Via Ian McDonald: "This is the Science Fiction Book Club's list of the fifty most significant science fiction/fantasy novels published between 1953 and 2002. Bold the ones you've read, strike-out the ones you hated, italicise those you started but never finished and put an asterisk beside the ones you loved." And per Ian's suggestion, <bracketing out> the ones I have no intention ever of reading.
1. The Lord of the Rings, J.R.R. Tolkien
2. The Foundation Trilogy, Isaac Asimov
3. Dune, Frank Herbert
4. Stranger in a Strange Land, Robert A. Heinlein
5. A Wizard of Earthsea, Ursula K. Le Guin
6. Neuromancer, William Gibson
7. Childhood's End, Arthur C. Clarke
8. Do Androids Dream of Electric Sheep?, Philip K. Dick*
9. The Mists of Avalon, Marion Zimmer Bradley
10. Fahrenheit 451, Ray Bradbury
11. The Book of the New Sun, Gene Wolfe*
12. A Canticle for Leibowitz, Walter M. Miller, Jr.
13. The Caves of Steel, Isaac Asimov
14. Children of the Atom, Wilmar Shiras
15. Cities in Flight, James Blish
16. The Colour of Magic, Terry Pratchett
17. Dangerous Visions, edited by Harlan Ellison
18. Deathbird Stories, Harlan Ellison
19. The Demolished Man, Alfred Bester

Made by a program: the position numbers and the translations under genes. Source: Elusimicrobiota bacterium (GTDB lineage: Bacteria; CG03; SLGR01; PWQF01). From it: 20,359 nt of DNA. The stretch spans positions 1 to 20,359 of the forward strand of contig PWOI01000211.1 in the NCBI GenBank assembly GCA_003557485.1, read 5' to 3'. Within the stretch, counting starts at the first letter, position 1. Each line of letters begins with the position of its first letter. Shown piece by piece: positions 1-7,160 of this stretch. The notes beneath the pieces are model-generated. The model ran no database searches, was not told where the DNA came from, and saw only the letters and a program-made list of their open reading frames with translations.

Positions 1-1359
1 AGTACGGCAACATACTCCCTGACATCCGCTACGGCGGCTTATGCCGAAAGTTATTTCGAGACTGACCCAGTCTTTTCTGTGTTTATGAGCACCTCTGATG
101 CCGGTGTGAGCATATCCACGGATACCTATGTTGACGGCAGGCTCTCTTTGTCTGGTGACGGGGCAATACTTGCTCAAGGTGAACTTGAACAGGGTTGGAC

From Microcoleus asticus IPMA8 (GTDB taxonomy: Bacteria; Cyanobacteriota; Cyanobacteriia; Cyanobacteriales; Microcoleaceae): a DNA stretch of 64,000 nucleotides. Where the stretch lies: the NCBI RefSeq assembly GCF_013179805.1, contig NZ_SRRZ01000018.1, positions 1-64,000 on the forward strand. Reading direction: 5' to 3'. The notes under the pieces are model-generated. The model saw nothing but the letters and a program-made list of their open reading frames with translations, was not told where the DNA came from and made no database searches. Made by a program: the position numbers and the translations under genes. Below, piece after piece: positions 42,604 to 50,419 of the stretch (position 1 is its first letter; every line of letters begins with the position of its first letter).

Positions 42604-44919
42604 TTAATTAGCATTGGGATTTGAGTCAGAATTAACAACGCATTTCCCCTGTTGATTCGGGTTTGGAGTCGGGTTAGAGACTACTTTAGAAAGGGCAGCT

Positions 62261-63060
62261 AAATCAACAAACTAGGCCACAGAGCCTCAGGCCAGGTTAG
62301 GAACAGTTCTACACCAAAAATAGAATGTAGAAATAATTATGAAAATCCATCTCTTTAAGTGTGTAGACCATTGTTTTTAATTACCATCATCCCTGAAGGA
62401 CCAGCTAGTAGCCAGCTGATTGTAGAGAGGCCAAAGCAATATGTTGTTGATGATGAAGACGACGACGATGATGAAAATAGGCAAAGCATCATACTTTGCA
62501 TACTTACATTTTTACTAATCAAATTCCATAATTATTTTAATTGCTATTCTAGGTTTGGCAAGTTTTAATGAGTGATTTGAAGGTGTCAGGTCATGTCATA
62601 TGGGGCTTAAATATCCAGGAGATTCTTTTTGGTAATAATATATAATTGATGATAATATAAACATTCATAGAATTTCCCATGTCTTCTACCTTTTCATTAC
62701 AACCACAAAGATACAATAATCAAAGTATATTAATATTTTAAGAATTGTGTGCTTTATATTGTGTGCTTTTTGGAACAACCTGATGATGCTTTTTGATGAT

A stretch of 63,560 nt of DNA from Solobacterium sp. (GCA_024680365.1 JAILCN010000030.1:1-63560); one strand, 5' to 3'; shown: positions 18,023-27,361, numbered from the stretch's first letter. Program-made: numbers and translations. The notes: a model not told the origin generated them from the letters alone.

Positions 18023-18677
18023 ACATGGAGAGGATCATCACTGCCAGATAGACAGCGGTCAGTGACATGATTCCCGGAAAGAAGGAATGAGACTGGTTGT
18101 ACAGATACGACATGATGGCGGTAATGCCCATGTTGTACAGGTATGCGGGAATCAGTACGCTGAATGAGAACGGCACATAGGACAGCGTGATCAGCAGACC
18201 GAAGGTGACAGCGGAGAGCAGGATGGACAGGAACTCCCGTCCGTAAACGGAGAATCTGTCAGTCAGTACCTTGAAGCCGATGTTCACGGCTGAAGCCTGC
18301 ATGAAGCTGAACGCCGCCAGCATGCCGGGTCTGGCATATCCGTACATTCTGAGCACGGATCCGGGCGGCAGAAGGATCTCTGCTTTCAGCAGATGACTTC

20. Dhalgren, Samuel R. Delany
21. Dragonflight, Anne McCaffrey 22. Ender's Game, Orson Scott Card
23. The First Chronicles of Thomas Covenant the Unbeliever, Stephen R. Donaldson*
24. The Forever War, Joe Haldeman
25. Gateway, Frederik Pohl
26. Harry Potter and the Philosopher's Stone, J.K. Rowling
27. The Hitchhiker's Guide to the Galaxy, Douglas Adams
28. I Am Legend, Richard Matheson
<29. Interview with the Vampire, Anne Rice>
30. The Left Hand of Darkness, Ursula K. Le Guin
31. Little, Big, John Crowley*
32. Lord of Light, Roger Zelazny
33. The Man in the High Castle, Philip K. Dick
34. Mission of Gravity, Hal Clement
35. More Than Human, Theodore Sturgeon
36. The Rediscovery of Man, Cordwainer Smith*
37. On the Beach, Nevil Shute
38. Rendezvous with Rama, Arthur C. Clarke
39. Ringworld, Larry Niven
40. Rogue Moon, Algis Budrys
41. The Silmarillion, J.R.R. Tolkien
42. Slaughterhouse-5, Kurt Vonnegut
43. Snow Crash, Neal Stephenson
44. Stand on Zanzibar, John Brunner
45. The Stars My Destination, Alfred Bester
46. Starship Troopers, Robert A. Heinlein
47. Stormbringer, Michael Moorcock
<48. The Sword of Shannara, Terry Brooks>
<49. Timescape, Gregory Benford>
50. To Your Scattered Bodies Go, Philip Jose Farmer
I'm not sure if some of the "loves" would still be there if I were to have reread the book since adolescence. I'm looking at you, Stephen R Donaldson.
October 23, 2006
John Crowley: "I think of it [Aegypt] basically as comic."